Personal anecdote time!  I’m in a biology graduate program.  An acquaintance wanted to introduce some guy to me because his son was thinking about becoming an undergrad science major.  When he found out I was in the biology department, he grinned and said, “Well, I guess that’s kind of related to science.”

I gave him what I hope was an icy look and said, “Isn’t it strange how men outside the field started saying that right around the time biology majors shifted from mostly male to mostly female?”

The guy got this look on his face like he was about to play the “just a joke” card, and then an older woman who had been standing nearby, talking to someone else, turned to me and said, “The same thing happened with real estate.”  She went on to explain that, over the course of the career, the male-to-female ratio among real estate agents had dropped, and the pay and “prestige factor” of that job dropped along with it.

lady-adventurer

littlebluboxx:

silentauroriamthereal:

nofreedomlove:

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"Image Credit: Carol Rossetti

When Brazilian graphic designer Carol Rossetti began posting colorful illustrations of women and their stories to Facebook, she had no idea how popular they would become. 

Thousands of shares throughout the world later, the appeal of Rosetti’s work is clear. Much like the street art phenomenon Stop Telling Women To Smile, Rossetti’s empowering images are the kind you want to post on every street corner, as both a reminder and affirmation of women’s bodily autonomy. 

"It has always bothered me, the world’s attempts to control women’s bodies, behavior and identities," Rossetti told Mic via email. "It’s a kind of oppression so deeply entangled in our culture that most people don’t even see it’s there, and how cruel it can be."

Rossetti’s illustrations touch upon an impressive range of intersectional topics, including LGBTQ identity, body image, ageism, racism, sexism and ableism. Some characters are based on the experiences of friends or her own life, while others draw inspiration from the stories many women have shared across the Internet.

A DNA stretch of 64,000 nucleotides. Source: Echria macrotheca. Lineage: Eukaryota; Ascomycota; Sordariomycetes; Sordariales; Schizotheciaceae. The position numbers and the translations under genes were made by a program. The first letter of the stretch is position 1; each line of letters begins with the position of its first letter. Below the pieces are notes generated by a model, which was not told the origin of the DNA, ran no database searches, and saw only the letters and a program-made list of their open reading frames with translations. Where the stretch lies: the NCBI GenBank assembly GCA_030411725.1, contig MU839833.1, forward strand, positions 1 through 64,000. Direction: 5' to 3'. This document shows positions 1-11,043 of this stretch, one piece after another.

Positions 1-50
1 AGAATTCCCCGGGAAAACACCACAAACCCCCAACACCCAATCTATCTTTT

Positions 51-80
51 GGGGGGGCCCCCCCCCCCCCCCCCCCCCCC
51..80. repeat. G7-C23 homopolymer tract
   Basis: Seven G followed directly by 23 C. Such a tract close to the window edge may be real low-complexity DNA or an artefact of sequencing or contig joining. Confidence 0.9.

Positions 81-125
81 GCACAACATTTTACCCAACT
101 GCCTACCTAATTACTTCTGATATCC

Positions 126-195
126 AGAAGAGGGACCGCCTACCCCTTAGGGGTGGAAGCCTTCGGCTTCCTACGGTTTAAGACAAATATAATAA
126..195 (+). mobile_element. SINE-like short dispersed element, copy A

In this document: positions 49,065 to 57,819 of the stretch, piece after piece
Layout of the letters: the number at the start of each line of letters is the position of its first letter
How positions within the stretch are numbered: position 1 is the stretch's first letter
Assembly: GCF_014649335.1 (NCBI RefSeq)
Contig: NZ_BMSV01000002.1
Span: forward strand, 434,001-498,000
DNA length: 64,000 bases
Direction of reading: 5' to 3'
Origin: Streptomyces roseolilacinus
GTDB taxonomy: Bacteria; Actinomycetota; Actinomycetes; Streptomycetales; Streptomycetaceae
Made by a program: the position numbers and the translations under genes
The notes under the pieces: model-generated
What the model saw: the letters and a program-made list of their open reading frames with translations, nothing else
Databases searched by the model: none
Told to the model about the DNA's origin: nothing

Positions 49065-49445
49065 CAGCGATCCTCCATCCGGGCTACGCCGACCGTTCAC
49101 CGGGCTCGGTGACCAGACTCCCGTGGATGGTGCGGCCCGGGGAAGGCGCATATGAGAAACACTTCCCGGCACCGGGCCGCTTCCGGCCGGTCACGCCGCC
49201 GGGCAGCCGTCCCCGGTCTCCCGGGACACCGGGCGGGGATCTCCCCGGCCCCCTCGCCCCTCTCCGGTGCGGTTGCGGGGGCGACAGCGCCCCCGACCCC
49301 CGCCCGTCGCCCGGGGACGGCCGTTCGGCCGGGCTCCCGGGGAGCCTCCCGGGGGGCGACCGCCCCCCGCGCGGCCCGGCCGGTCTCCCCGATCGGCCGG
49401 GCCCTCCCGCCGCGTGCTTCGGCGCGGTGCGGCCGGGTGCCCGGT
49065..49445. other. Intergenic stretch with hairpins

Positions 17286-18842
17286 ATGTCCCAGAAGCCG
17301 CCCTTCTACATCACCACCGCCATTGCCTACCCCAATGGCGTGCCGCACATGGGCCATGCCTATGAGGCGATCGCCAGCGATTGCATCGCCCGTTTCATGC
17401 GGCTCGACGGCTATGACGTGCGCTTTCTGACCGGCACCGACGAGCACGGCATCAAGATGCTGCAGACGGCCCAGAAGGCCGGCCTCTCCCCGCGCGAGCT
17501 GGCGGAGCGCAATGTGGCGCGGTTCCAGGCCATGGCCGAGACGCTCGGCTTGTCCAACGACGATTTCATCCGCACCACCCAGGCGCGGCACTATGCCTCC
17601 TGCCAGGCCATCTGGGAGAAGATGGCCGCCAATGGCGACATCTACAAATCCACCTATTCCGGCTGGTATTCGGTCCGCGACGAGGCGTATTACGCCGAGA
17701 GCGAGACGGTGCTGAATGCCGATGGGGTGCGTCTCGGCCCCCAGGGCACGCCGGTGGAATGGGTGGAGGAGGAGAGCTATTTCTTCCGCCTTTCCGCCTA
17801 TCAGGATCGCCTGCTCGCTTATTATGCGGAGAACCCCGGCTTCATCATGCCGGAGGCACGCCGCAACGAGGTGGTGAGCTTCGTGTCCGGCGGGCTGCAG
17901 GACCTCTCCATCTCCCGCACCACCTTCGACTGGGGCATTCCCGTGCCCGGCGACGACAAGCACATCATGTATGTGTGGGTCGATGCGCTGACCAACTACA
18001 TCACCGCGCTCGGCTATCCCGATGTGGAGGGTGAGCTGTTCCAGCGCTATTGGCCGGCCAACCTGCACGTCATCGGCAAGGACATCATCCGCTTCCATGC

"I see those situations I portray every day," she wrote. "I lived some of them myself."

Despite quickly garnering thousands of enthusiastic comments and shares on Facebook, the project started as something personal — so personal, in fact, that Rossetti is still figuring out what to call it. For now, the images reside in albums simply titled “WOMEN in english!" or "Mujeres en español!" which is fitting: Rossetti’s illustrations encompass a vast set of experiences that together create a powerful picture of both women’s identity and oppression.

One of the most interesting aspects of the project is the way it has struck such a global chord. Rossetti originally wrote the text of the illustrations in Portuguese, and then worked with an Australian woman to translate them to English. A group of Israeli feminists also took it upon themselves to create versions of the illustrations in Hebrew. Now, more people have reached out to Rossetti through Facebook and offered to translate her work into even more languages. Next on the docket? Spanish, Russian, German and Lithuanian.

It’s an inspiring show of global solidarity, but the message of Rossetti’s art is clear in any language. Above all, her images celebrate being true to oneself, respecting others and questioning what society tells us is acceptable or beautiful.

"I can’t change the world by myself," Rossetti said. "But I’d love to know that my work made people review their privileges and be more open to understanding and respecting one another."

From the site: All images courtesy Carol Rossetti and used with permission. You can find more illustrations, as well as more languages, on her Facebook page.

Oooh. I reblogged a partial version of this recently but I didn’t know how many more there were! I LOVE these!

OK SO THERE ARE TONS MORE OF THESE OF THE ARTISTS FB PAGE. GUYS THESE ARE AWESOME.image

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LETS APPLAUD CAROL ROSSETTI EVERYONEimage

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LOOK